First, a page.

The whole season is so focused on children getting more stuff! This might be a lovely way to get them thinking of all that they already have in their lives.

And of course, adults could play too - the Advent tree could serve as a holiday journal to keep us in a positive and upbeat frame of mind.


I am not exactly providing you with a formal "tutorial" mainly because, as my sweetie and I found out, making a tree like this one does require a couple of tools that might not be available in every household. But I am sharing the way we made ours in a separate post which follows this one; and hopefully, some of you amazingly creative people out there will use it to come up with your own ideas!

Keep in mind that a small table top tree - fake or real - would work just as nicely as a "grateful Advent" tree. A bulletin board, construction paper and some push pins would work too! Give your own muse the idea and let her run with it!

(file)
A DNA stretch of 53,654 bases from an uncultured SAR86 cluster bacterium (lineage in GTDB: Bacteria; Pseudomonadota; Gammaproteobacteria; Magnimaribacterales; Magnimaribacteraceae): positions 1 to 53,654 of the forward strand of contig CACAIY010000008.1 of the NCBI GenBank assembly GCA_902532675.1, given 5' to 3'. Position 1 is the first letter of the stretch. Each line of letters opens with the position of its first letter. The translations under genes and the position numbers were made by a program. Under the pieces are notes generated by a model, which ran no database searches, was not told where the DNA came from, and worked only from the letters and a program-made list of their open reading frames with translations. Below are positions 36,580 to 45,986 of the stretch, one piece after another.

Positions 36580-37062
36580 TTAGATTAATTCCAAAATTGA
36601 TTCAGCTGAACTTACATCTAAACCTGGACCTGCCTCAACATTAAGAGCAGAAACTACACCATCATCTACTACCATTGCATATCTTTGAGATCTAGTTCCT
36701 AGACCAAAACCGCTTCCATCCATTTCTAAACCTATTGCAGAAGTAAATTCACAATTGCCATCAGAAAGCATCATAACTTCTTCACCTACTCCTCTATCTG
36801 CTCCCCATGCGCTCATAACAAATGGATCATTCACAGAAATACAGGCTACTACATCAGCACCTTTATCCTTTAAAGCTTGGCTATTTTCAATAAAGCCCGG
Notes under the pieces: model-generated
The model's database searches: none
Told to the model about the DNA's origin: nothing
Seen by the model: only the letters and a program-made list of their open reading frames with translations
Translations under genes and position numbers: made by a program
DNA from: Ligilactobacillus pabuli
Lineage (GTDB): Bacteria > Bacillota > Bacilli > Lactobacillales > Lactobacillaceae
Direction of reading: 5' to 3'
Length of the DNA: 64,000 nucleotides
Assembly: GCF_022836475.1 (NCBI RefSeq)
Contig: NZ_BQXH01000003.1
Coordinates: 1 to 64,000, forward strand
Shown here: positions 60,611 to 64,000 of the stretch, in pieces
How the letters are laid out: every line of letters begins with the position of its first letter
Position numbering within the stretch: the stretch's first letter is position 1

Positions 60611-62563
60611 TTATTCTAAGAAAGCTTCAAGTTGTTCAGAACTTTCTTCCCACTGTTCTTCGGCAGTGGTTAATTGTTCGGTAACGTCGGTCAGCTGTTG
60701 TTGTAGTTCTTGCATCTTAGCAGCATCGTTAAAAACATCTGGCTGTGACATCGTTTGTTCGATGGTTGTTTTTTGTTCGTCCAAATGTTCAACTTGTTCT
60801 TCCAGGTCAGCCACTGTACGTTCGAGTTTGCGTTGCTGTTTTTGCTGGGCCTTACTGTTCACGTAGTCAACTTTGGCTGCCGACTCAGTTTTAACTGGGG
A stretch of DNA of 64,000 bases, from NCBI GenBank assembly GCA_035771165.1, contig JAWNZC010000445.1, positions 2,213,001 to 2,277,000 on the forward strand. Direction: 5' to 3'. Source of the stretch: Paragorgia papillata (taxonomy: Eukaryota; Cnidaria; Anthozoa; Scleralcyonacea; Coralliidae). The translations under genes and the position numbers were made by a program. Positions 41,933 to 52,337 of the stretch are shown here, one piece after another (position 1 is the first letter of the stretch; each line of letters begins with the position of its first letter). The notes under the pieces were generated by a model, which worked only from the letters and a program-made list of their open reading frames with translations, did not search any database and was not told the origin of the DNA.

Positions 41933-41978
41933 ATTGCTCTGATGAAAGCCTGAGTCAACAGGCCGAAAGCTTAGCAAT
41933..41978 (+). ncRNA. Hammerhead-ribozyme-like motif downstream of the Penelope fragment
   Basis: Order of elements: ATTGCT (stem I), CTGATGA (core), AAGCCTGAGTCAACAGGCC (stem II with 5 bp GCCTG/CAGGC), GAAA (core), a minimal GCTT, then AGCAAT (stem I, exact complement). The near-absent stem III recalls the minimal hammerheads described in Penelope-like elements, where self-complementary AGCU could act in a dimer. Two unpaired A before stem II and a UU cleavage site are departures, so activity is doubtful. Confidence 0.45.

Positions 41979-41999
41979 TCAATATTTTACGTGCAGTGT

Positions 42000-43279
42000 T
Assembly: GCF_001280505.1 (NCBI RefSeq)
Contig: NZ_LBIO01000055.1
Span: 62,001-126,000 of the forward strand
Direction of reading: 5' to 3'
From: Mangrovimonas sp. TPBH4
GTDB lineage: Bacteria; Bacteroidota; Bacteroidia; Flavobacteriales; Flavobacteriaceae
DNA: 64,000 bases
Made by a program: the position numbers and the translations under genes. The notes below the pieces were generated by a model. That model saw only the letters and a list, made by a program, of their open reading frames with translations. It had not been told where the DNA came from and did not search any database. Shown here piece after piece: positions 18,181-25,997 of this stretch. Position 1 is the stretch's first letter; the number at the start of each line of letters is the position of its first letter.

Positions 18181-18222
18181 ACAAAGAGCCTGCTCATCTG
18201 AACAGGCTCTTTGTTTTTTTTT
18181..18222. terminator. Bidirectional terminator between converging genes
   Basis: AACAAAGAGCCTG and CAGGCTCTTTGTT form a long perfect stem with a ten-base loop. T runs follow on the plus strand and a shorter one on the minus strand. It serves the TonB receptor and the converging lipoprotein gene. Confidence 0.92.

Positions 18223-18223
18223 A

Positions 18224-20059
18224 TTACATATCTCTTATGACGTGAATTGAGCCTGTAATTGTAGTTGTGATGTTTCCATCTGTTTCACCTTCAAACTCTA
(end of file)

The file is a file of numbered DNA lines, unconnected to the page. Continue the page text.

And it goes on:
The basic tutorial for making Danish woven heart baskets is here. You will need 24. Believe me it is not as daunting as you might think! If you make yours out of as many different scraps from stash as I did, half the fun is seeing how each one turns out! You will find you can't make them fast enough to satisfy your curiosity!

Children in Denmark are taught to make these at about the fifth grade. So if your children are younger, you will most likely be the official heart maker!

Each basket is just the right size to hold one piece of Dove Chocolate. I adjusted the dimensions of the strip of paper described in the tutorial to measure 1 1/2" wide and 4 1/2" long.

Also, I designed these using only three weaving strips to keep it simple enough for young weavers and quick enough for busy mothers. But if you are looking for a challenge, you will find some interesting variations in patterns here and here and some delightful challenges on Paper Matrix!


Red and white or green and red are pretty much traditional but I had some serious fun mixing it up a bit using papers found in my recycled paper stash - old printed picture calendars and wrapping paper and craft paper.